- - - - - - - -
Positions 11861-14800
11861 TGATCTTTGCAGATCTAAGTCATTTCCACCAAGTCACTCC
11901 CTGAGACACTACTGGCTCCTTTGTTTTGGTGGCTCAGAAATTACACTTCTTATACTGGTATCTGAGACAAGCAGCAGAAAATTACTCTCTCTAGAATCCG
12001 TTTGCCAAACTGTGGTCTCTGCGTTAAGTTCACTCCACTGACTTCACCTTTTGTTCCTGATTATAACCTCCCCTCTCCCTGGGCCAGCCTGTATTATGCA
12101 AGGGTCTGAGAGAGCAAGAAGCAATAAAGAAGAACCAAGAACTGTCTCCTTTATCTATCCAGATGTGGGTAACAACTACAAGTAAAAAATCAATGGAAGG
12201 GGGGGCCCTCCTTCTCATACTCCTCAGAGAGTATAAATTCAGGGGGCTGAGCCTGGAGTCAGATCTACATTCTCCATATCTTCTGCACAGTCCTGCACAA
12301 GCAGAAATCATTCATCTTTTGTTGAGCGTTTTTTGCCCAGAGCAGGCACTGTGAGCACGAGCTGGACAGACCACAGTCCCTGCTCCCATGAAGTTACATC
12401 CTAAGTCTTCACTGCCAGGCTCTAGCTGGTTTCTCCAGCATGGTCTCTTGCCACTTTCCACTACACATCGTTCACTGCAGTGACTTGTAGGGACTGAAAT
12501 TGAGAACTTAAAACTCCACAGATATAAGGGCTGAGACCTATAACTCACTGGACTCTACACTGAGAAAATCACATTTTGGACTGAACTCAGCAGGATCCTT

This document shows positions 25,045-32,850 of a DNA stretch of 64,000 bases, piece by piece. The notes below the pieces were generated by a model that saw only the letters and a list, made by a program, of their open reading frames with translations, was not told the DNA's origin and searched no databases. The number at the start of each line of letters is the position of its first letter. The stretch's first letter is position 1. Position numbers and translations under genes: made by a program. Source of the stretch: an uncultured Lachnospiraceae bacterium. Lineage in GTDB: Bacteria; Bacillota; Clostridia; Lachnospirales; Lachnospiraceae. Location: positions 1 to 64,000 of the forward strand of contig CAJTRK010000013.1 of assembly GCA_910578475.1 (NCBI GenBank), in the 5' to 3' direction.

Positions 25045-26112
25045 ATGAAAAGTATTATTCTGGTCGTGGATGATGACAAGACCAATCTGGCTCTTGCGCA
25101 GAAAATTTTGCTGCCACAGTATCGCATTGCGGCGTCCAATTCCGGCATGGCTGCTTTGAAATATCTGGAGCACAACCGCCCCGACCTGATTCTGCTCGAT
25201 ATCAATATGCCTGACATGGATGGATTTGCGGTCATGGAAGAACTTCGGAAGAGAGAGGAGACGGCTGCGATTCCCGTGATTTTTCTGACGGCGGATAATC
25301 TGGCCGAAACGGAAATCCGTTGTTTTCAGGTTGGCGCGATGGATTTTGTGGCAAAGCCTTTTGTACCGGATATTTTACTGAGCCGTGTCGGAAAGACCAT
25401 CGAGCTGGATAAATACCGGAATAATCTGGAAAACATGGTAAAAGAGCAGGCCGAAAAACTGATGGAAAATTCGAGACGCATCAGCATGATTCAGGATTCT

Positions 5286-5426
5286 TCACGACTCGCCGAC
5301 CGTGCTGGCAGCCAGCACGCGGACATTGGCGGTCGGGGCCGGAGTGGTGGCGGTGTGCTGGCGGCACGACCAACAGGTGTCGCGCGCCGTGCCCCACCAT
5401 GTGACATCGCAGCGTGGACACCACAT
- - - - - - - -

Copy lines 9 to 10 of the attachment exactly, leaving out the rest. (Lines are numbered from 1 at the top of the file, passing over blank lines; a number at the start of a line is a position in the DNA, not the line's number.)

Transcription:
12501 TGAGAACTTAAAACTCCACAGATATAAGGGCTGAGACCTATAACTCACTGGACTCTACACTGAGAAAATCACATTTTGGACTGAACTCAGCAGGATCCTT

This document shows positions 25,045-32,850 of a DNA stretch of 64,000 bases, piece by piece. The notes below the pieces were generated by a model that saw only the letters and a list, made by a program, of their open reading frames with translations, was not told the DNA's origin and searched no databases. The number at the start of each line of letters is the position of its first letter. The stretch's first letter is position 1. Position numbers and translations under genes: made by a program. Source of the stretch: an uncultured Lachnospiraceae bacterium. Lineage in GTDB: Bacteria; Bacillota; Clostridia; Lachnospirales; Lachnospiraceae. Location: positions 1 to 64,000 of the forward strand of contig CAJTRK010000013.1 of assembly GCA_910578475.1 (NCBI GenBank), in the 5' to 3' direction.